In the busy world that we live in, keeping an eye on the contents of one’s fridge and pantry can slip to the bottom of a long list of priorities — somewhere below social media, online shopping, competitive workplaces and trendy workout classes . If can be incredibly frustrating when, after a busy week, you turn to the avocado that you’ve been looking forward to, only to discover that it has gone past the point of no return. How disappointing is it to open a drawer in the fridge and discover that expensive cheese purchased just a week ago has gone moldy? And what about that mushy cucumber that lies forgotten in the crisper?
Throwing away food is not just a waste of money; it’s part of a much bigger problem. According to the United States Department of Agriculture, between 30 and 40 percent of food in our country is wasted, ending up in landfills, while simultaneously, one in eight Americans struggles to put enough food on the table. Food waste is a huge global issue, but there are some simple steps that everyone can and should take in an effort to reduce their own household’s contribution to the problem.
Freezing ingredients before they go off, arranging food in the refrigerator correctly and storing certain fruits and vegetable separately or together, in the correct pairings can help prevent food going moldy and being thrown away, which is a great first step everyone can take in an effort to cut down on waste. Read on to discover 27 tips that will make food last longer.
Don’t you hate it when you grab that bag of brown sugar only to find that it has turned into a solid, unyielding lump? Store brown sugar correctly and you won’t have to smash and scrape a sugar boulder in order to bake. Store brown sugar in an airtight container and put a marshmallow or two (or a slice of bread) in with it. Brown sugar dries out because of its high molasses content; as the sugar loses moisture, the molasses hardens. Adding marshmallows (which retain moisture) and storing the sugar in an airtight container allows the sugar to absorb some of the moisture from the marshmallow, which will prevent it from becoming solid as a rock!
Nothing beats a hunk of avocado drizzled in olive oil and a sprinkling of salt — but as soon as you slice into an avocado, the clock starts ticking. It is now a race against time, how long before the uneaten piece of avocado turns brown and ends up in the rubbish?
Luckily there is a solution. Brushing the cut side of an avocado with olive oil and placing it cut side down in an airtight container can delay the inevitable browning by effectively creating an airtight seal. Lemon juice also works, as the high levels of citric acid slow down the rate of oxidation. Rub the cut side of the avocado with lemon juice and then wrap it tightly in plastic wrap to keep it as airtight as possible.
This is an easy way to prolong the life of your food; just make just your fridge is set to the correct temperature. It is so easy to knock the temperature setting in the day-to-day in-and-out fridge activity. To keep things as fresh as possible, the optimum refrigerator temperature is around 37 degrees F
Most people probably keep their cucumber in the fridge, but that is not the best place to store them! Cucumbers should actually be stored at room temperature. Below 50 degrees F, cucumbers can actually deteriorate more rapidly. Cucumbers are also very sensitive to ethylene, the naturally occurring gas that causes some fruits to ripen quickly, so they should be kept away from melons, bananas and tomatoes — fruits that emit high levels of ethylene.
Putting bread in the fridge may seem like a good idea, but will actually cause the loaf to stale faster. Instead, there are a couple of different ways to keep your bread fresh for longer. First of all, buy whole loaves of bread rather than the pre-sliced kind. if you do buy sliced bread, the best way to keep it is in the freezer. Simple wrap it well in a plastic bag and take out as many sliced as you need, pop them in the toaster and voila—perfectly fresh. If you do not want to keep your loaf in the freezer, a bread box is a great thing to buy. If you don’t want to buy something that is just for bread, then tightly wrap your whole loaf in a plastic bag. It won’t be quite as effective as the freezer method, but it will certainly buy you time.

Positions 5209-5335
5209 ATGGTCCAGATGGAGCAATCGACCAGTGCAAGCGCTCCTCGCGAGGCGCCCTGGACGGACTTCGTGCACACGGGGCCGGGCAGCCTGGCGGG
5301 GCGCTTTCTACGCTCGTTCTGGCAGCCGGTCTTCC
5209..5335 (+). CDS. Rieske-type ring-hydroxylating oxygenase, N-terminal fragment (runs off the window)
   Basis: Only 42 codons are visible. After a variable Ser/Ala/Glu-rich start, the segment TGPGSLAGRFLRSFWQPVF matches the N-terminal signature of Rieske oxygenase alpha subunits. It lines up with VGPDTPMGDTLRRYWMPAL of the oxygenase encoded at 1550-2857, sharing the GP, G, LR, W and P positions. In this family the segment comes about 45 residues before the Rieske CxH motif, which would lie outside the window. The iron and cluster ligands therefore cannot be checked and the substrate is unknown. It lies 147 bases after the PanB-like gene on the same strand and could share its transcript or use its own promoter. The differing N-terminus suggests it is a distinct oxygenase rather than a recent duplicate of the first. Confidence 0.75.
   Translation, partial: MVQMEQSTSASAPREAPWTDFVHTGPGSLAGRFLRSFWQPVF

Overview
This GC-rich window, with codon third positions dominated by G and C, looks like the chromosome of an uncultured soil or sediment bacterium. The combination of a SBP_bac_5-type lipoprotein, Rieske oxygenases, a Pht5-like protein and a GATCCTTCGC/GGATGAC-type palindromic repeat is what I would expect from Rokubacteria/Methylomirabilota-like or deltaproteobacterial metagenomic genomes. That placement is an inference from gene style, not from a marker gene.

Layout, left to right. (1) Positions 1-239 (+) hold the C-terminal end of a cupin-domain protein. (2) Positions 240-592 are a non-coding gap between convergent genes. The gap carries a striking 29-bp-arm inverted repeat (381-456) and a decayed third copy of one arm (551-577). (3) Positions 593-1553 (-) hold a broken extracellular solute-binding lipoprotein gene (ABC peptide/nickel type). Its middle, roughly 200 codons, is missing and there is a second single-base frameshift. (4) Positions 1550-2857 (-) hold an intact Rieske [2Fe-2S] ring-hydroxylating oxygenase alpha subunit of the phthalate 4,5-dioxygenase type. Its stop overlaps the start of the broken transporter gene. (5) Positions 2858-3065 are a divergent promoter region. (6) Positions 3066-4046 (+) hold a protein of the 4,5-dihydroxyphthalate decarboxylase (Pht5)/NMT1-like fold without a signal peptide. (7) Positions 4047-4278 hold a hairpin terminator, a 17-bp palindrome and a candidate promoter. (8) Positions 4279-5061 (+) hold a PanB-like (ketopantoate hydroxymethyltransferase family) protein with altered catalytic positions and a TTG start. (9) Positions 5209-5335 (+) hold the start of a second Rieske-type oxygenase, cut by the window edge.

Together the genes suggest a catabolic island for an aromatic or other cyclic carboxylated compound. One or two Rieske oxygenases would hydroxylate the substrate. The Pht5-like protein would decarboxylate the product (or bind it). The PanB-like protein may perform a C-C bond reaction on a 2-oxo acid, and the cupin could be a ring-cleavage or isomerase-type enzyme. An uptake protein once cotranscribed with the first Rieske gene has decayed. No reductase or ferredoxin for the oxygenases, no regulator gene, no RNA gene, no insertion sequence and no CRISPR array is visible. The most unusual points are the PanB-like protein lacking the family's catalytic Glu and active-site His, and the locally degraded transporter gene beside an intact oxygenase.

It might seem to make the most sense to wash your fruits and vegetables as soon as you get home, but you shouldn’t! When you wash produce, you usually end up with fruits and vegetables that are slightly damp. In the cool environment of the refrigerator this excess moisture cause more delicate produce to spoil, develop mold and generally go bad faster. Store your fruits and vegetables unwashed in the fridge and only wash as you need them!
Avocados can be tricky things. They sit out on the countertop, hard as nails for days. Then you look away for one minute and suddenly they’ve gone bad. It can be incredibly frustrating, but there is a way to put those slightly-too-soft avocados to good use even if you’re not in the mood for guacamole that day. Avocado freezes surprisingly well. Though you won’t want to use previously frozen avocados in a salad or any sliced or diced application, they do make for fantastic guacamole, dressings and spreads!
Herbs seem to go bad unbelievable quickly. You buy one of those small packets for a specific recipe, use what you need and put the rest back in the fridge knowing they’ll be sad and wilted before you can figure out how to use them. Instead of throwing them away, chop up any leftover herbs you have and fill up an ice cube tray with the cuttings before topping it up with some olive oil and placing in the freezer. Once they’re frozen solid, you can store the oil-herb cubes in a sealed plastic bag or container and use them to add flavor to dishes on a whim.
If butter is more you style, you can also mash together the herbs, a sprinkling of salt and some softened butter, roll it into a log, wrap it in parchment paper and store that in the freezer. Use a compound butter to baste meat or vegetables towards the end of cooking, throw it into a pasta to add richness or use it to top a steak as it rests for extra flavor.
Don’t store onions and garlic in the fridge. Instead, store them in a cool, dry, well-ventilated space. Make sure also to store them away from potatoes, as onions will cause the potatoes to rot! Onions and garlic have a very dry outer layer that protects them. Storing them in the fridge, which is cold and lacks air circulation, is a surefire way to end up with soft, moldy onions. Paper bags provide a perfect environment for onions and garlic, allowing them to breathe while keeping them out of direct light.